It was a perfect opportunity for Sturtevant to get involved. Then a junior, she had just enrolled in an educational policy course taught by Associate Professor of Education Sandy Grande. The course was designed to give students the opportunity to do real-world, real-time policy work. Sturtevant and three classmates, Ellen Babbott ’17, Lizzie Del Rio ’17 and Leah Mendelson ’15, joined the working group, which also included Anderson; members of the Board of Education; New London students, parents and educators; and representatives from local organizations.
In class, Sturtevant and the other students learned about policy research, working with various stakeholders and writing briefs. In New London, they applied what they learned in real time.
“The school people had ideas, and the students in the class were able to do some of the legwork to study other school districts that had implemented restorative practices, examine the literature and research, and compare one model to another,” Grande said. “That really helped shape the group’s thinking on what was possible.”
Sturtevant was becoming more interested in public policy, so she joined Connecticut College’s new chapter of the Roosevelt Institute Campus Network, a national organization that engages college students in public policy issues. She wrote a policy brief about reforming the disciplinary practices in New London and submitted it to the national organization.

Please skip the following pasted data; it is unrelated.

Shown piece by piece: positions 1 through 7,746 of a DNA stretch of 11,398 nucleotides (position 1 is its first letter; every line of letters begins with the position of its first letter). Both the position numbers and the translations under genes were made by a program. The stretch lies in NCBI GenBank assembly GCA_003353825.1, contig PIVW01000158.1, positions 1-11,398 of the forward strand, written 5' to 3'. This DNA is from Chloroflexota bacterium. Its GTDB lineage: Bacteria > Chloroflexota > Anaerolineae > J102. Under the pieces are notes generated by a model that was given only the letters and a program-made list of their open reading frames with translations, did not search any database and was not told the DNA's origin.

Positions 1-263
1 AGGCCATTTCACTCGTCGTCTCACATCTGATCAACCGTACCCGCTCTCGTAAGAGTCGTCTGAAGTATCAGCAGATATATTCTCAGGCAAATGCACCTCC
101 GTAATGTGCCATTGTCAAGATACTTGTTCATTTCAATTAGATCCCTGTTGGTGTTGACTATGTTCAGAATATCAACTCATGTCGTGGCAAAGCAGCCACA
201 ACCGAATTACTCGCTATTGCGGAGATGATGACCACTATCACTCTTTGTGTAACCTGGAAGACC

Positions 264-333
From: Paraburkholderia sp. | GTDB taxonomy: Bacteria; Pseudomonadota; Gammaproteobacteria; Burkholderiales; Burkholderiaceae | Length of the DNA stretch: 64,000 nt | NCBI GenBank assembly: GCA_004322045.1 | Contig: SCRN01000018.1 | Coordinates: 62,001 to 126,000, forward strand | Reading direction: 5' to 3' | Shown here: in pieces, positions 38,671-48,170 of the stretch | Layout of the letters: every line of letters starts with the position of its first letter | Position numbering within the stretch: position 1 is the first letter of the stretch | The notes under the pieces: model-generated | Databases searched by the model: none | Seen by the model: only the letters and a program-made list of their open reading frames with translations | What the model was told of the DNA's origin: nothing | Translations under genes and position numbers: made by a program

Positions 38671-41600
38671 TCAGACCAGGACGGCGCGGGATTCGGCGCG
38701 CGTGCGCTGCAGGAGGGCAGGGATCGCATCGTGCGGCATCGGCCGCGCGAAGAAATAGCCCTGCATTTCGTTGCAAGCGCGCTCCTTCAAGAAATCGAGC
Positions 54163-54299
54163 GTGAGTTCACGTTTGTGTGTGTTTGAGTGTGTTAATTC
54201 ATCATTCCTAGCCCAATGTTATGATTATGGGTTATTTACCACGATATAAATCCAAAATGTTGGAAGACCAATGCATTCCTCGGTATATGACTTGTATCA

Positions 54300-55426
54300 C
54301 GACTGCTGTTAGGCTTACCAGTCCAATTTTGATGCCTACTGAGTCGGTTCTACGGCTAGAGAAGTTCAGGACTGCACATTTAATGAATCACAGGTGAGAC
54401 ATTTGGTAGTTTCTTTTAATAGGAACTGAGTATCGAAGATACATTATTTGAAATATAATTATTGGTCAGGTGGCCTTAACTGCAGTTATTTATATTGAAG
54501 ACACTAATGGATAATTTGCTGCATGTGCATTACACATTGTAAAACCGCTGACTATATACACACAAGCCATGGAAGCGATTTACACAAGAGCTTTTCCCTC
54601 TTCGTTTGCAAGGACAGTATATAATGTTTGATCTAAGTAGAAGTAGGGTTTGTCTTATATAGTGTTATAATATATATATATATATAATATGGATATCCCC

Sturtevant’s brief, “Suspending Suspension: An Inclusive Disciplinary Framework to Support Student Learning,” laid out a five-pronged approach to addressing the factors leading to suspension and exclusion in New London. It was selected for inclusion in the Roosevelt Institute’s “10 Ideas for Education,” a publication that highlights the most promising ideas from students across the country. The Institute named Sturtevant’s brief Policy of the Year.
Writing the brief was a great academic exercise, Sturtevant said. But it was after the brief was submitted—when Sturtevant was working with the stakeholders—that the ideas really started to take shape.
“It’s one thing to sit at a computer and construct this ideal world where everything will fall into place like it should, but that is never going to actually happen. For a policy to serve the community, you’ve got to work with the people who will be most affected by the changes and build a consensus around an idea,” Sturtevant said.
Maegan Parrott, a core member of the working group and leader of New London Parent Advocates, said Sturtevant is adept at working with stakeholders.
“She was super approachable. She genuinely cared and [had] great enthusiasm,” Parrott said. “All of the Connecticut College students brought great energy, accomplished a lot and worked together as a team with the community.”
The working group put together a report in support of adopting restorative practices, and presented it to the Board of Education in June. The report was well-received, and plans are in place for a small pilot.
Sturtevant interned with the Roosevelt Institute over the summer, and she now serves as the head of the College’s chapter and as the policy change coordinator for the Upper Northeast Region of Roosevelt’s National Network. This semester, she is working on a senior honors thesis covering the history of the school-to-prison pipeline in New Orleans. After graduation, Sturtevant hopes to further explore public policy and education advocacy.
Anderson thinks it’s a good choice.
“The work that Margaret is involved in has the potential to contribute to more positive experiences for kids, chipping away at the relationship between schools and prisons,” Anderson said. “She is helping to keep kids learning.”